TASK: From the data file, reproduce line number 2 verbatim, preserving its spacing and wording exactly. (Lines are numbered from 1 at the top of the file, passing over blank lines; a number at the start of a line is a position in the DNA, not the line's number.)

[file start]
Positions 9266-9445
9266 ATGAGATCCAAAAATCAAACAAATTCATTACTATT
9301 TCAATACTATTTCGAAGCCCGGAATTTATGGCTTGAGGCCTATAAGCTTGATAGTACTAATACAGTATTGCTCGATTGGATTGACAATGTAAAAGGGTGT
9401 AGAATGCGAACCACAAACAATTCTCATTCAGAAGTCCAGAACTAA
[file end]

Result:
9266 ATGAGATCCAAAAATCAAACAAATTCATTACTATT